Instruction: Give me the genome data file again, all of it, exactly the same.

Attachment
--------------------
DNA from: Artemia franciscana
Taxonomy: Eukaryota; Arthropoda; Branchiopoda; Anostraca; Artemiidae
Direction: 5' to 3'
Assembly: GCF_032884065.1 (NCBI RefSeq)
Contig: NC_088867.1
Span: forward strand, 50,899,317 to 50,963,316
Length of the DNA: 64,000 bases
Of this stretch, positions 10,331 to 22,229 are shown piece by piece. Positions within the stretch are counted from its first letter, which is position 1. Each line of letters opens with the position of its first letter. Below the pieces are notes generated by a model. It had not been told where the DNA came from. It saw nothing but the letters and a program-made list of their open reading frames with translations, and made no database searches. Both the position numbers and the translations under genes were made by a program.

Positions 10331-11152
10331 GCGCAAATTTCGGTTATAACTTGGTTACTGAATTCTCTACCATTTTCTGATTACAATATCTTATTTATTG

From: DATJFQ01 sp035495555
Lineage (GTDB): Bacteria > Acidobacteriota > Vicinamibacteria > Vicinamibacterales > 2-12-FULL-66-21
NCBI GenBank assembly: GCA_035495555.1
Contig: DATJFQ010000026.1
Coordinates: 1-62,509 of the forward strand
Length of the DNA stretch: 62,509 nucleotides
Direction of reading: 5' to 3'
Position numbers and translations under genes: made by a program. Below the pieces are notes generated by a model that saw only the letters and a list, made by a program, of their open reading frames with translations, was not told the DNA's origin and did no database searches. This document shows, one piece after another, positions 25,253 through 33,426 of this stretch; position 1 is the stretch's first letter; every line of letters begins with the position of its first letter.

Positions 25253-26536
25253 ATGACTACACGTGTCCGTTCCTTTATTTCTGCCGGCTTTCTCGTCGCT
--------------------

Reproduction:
DNA from: Artemia franciscana
Taxonomy: Eukaryota; Arthropoda; Branchiopoda; Anostraca; Artemiidae
Direction: 5' to 3'
Assembly: GCF_032884065.1 (NCBI RefSeq)
Contig: NC_088867.1
Span: forward strand, 50,899,317 to 50,963,316
Length of the DNA: 64,000 bases
Of this stretch, positions 10,331 to 22,229 are shown piece by piece. Positions within the stretch are counted from its first letter, which is position 1. Each line of letters opens with the position of its first letter. Below the pieces are notes generated by a model. It had not been told where the DNA came from. It saw nothing but the letters and a program-made list of their open reading frames with translations, and made no database searches. Both the position numbers and the translations under genes were made by a program.

Positions 10331-11152
10331 GCGCAAATTTCGGTTATAACTTGGTTACTGAATTCTCTACCATTTTCTGATTACAATATCTTATTTATTG

From: DATJFQ01 sp035495555
Lineage (GTDB): Bacteria > Acidobacteriota > Vicinamibacteria > Vicinamibacterales > 2-12-FULL-66-21
NCBI GenBank assembly: GCA_035495555.1
Contig: DATJFQ010000026.1
Coordinates: 1-62,509 of the forward strand
Length of the DNA stretch: 62,509 nucleotides
Direction of reading: 5' to 3'
Position numbers and translations under genes: made by a program. Below the pieces are notes generated by a model that saw only the letters and a list, made by a program, of their open reading frames with translations, was not told the DNA's origin and did no database searches. This document shows, one piece after another, positions 25,253 through 33,426 of this stretch; position 1 is the stretch's first letter; every line of letters begins with the position of its first letter.

Positions 25253-26536
25253 ATGACTACACGTGTCCGTTCCTTTATTTCTGCCGGCTTTCTCGTCGCT